In the comments thread for More sex, please. We're American. by Jim Emerson, a discussion has started over the relative quantity of female vs. male nudity in cinema.
Following a comment bringing up the old chestnut that women are substantially naked substantially more often, I replied, "I've come to the rule of thumb that with no shirt on women are about 50% naked and men are maybe 25% naked. Because of the weird skew right there, the algebra to creating something reasonably interpretable as equality requires a complex algebra that's unlikely to ever get dealt with.
"As it goes, I've got to agree with Dane, seeing women's genitalia is virtually unheard of in mainstream cinema... and practically so even in arthouse movies. The general region shows up on rare occasion, although certainly not any more often than the male region, and as such, the actual male genitalia make an appearance.
"I'd say the concern over this would best be alleviated with more 100% naked people of both genders, but until then, I think the supposed double standard is overblown."
The other commenter, Liz, replied, "It's true that, due to the nature of our anatomy you rarely see women's genitalia. But you can argue semantics, anatomy and genitalia shots all you want, but if you count shots of topless women, full frontal nudity and shots from the rear (or rather, of the rear), male or female, women are still naked in movies a lot more than men."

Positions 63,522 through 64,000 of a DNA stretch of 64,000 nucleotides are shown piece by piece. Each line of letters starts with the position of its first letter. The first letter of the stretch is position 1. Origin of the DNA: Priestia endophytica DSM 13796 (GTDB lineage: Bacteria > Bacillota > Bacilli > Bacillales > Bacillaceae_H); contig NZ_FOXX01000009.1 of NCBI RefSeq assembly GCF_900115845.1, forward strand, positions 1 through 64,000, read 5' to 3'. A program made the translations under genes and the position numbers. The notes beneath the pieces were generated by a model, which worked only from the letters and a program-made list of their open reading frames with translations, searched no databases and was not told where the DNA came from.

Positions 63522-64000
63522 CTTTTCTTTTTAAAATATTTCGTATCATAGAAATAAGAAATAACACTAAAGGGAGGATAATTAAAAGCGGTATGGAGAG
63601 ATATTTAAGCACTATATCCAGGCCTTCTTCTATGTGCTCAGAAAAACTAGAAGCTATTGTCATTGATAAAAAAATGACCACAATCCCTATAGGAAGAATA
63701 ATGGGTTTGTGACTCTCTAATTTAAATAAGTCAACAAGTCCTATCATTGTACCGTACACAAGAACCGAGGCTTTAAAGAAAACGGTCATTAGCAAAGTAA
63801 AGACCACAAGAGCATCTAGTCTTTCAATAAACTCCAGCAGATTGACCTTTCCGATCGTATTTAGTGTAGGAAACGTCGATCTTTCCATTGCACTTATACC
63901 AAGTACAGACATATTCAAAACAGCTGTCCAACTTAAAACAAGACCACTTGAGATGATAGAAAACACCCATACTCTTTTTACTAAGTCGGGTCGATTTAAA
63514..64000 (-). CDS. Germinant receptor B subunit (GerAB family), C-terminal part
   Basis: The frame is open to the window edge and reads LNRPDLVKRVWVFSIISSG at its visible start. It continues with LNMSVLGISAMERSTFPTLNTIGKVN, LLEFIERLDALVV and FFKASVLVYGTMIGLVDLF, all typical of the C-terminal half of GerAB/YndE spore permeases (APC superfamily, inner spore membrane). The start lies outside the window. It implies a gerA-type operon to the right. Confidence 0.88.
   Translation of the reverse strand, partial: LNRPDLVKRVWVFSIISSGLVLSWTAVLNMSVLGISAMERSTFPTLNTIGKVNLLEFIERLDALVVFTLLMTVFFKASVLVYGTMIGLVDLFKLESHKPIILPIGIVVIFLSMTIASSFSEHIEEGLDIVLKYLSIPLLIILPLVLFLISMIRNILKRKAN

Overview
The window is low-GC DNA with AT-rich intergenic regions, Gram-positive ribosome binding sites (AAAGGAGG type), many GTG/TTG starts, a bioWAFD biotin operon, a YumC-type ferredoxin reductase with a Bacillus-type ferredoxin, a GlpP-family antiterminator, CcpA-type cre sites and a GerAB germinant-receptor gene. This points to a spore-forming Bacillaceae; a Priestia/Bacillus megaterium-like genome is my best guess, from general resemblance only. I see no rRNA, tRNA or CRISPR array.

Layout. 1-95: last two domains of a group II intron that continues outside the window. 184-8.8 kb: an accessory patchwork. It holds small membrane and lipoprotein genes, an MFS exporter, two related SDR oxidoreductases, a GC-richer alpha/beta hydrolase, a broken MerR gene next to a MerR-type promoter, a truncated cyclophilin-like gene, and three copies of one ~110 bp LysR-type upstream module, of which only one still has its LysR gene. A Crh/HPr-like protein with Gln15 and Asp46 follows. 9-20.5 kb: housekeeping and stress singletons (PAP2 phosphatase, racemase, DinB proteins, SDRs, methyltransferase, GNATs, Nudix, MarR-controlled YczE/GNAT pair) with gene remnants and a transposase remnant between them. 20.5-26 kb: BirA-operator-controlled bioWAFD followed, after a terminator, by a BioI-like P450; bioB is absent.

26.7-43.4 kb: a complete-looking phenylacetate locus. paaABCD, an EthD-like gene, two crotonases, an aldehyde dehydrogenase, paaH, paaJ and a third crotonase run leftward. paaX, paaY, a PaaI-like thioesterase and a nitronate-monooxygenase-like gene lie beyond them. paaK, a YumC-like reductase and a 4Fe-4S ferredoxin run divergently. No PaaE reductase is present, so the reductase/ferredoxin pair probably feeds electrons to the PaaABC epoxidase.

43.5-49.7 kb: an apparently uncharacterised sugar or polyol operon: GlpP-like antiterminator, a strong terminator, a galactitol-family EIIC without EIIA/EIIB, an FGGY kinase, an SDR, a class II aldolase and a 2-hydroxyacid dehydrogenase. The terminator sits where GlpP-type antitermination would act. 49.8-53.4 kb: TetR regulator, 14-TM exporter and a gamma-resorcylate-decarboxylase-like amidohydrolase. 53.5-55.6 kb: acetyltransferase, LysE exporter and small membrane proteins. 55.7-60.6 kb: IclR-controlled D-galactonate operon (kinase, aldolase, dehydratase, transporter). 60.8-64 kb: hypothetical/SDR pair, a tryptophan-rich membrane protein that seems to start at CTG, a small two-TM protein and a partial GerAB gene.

My reply was and is that if you are considering the whole of cinema's over hundred year history, this is likely true, but that it isn't true in particular in the last twenty years.
Again, the complexity of female vs. male anatomy makes a reasonable assessment more difficult than people like to imagine. Topless women are considered more naked than topless men, although I'm unwilling to concede topless men as not adding in there anywhere. I'm also unwilling to concede that it's ever been substantially more common to see full frontal female nudity than full frontal male nudity in mainstream cinema, and that the amount of full frontal female nudity has decreased by a much larger percentage than full frontal male nudity in recent decades.
And, as I say, because of the nature of our anatomy, the average view of full frontal male nudity is a significantly more intimate view than the average viewing of full frontal female nudity.
There could be a remaining discrepancy. I'm not entirely ruling that out. I merely think the extent of it as a trend is greatly exaggerated and much more complicated to assess than people give it credit for at first glance.
Either way, I do think the solution is to have way more nudity from both genders, so we'll all be too distracted to be counting and adding up body parts and their respective "point value" to assess whose prurient needs are being better served by cinema.